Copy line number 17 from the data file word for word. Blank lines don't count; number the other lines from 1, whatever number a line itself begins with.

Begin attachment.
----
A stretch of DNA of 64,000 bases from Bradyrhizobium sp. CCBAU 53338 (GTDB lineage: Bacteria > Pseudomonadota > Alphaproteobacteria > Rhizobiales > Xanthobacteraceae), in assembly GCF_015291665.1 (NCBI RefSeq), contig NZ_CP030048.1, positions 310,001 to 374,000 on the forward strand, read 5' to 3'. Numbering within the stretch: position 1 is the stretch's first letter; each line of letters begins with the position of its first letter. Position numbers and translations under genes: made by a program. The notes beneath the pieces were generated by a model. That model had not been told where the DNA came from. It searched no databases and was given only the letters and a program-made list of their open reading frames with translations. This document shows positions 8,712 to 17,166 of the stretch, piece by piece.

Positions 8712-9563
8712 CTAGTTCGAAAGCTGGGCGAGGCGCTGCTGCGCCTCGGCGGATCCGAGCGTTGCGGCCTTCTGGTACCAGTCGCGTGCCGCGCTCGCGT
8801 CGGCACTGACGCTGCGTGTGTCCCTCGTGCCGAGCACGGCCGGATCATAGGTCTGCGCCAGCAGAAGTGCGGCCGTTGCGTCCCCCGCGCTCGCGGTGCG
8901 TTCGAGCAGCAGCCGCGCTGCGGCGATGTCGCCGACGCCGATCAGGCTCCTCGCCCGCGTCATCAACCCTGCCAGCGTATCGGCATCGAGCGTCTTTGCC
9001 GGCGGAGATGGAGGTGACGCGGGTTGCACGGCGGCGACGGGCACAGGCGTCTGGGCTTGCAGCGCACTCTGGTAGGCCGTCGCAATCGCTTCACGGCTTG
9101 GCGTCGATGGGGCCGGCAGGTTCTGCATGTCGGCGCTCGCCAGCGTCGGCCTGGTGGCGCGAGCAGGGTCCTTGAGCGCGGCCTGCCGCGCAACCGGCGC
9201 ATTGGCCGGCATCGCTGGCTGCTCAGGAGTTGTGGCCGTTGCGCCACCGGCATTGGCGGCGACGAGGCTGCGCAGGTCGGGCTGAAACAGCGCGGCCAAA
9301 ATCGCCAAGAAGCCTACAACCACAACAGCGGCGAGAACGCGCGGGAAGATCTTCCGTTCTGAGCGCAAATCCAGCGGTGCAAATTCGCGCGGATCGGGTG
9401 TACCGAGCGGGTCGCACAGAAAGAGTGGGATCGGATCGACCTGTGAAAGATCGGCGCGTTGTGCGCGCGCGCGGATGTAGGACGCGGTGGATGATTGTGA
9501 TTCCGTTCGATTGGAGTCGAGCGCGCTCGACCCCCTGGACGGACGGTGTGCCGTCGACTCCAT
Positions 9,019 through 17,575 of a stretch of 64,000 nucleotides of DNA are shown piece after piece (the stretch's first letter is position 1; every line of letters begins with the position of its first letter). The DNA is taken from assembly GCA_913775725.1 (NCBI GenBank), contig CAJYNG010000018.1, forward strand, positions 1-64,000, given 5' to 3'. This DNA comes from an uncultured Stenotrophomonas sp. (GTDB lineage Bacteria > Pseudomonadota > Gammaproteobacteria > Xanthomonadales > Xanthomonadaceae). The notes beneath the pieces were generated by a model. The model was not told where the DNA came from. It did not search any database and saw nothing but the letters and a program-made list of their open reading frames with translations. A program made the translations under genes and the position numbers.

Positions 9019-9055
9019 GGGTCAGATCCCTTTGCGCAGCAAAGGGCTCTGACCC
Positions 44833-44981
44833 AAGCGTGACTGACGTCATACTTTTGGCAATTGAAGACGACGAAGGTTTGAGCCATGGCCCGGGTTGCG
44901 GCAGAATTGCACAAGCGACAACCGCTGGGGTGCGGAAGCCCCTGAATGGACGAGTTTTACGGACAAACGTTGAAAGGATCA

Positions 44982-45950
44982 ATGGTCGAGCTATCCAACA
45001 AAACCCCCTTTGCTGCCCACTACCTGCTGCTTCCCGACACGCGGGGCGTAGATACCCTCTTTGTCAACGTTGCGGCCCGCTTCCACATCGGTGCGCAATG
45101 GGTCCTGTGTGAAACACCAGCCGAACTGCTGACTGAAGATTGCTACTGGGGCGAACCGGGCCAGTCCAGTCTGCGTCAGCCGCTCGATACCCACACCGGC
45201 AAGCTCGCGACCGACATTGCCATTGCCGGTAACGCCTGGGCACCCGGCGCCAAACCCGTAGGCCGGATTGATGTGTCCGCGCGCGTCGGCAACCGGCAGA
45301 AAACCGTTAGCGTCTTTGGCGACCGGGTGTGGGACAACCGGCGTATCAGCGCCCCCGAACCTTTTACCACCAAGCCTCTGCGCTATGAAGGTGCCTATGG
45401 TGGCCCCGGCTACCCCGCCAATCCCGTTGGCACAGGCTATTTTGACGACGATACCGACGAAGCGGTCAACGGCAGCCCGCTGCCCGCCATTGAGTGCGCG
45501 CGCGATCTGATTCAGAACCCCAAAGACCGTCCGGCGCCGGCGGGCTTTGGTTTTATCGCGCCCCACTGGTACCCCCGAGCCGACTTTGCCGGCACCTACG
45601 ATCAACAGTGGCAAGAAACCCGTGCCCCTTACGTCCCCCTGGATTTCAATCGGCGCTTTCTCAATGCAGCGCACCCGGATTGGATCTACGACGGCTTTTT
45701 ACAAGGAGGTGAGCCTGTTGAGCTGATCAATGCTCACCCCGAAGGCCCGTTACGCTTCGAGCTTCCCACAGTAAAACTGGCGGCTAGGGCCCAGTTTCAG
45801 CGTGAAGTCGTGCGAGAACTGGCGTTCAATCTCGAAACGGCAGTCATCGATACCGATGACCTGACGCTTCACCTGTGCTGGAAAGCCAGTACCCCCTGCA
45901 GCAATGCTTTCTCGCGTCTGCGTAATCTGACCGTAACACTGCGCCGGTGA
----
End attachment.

44901 GCAGAATTGCACAAGCGACAACCGCTGGGGTGCGGAAGCCCCTGAATGGACGAGTTTTACGGACAAACGTTGAAAGGATCA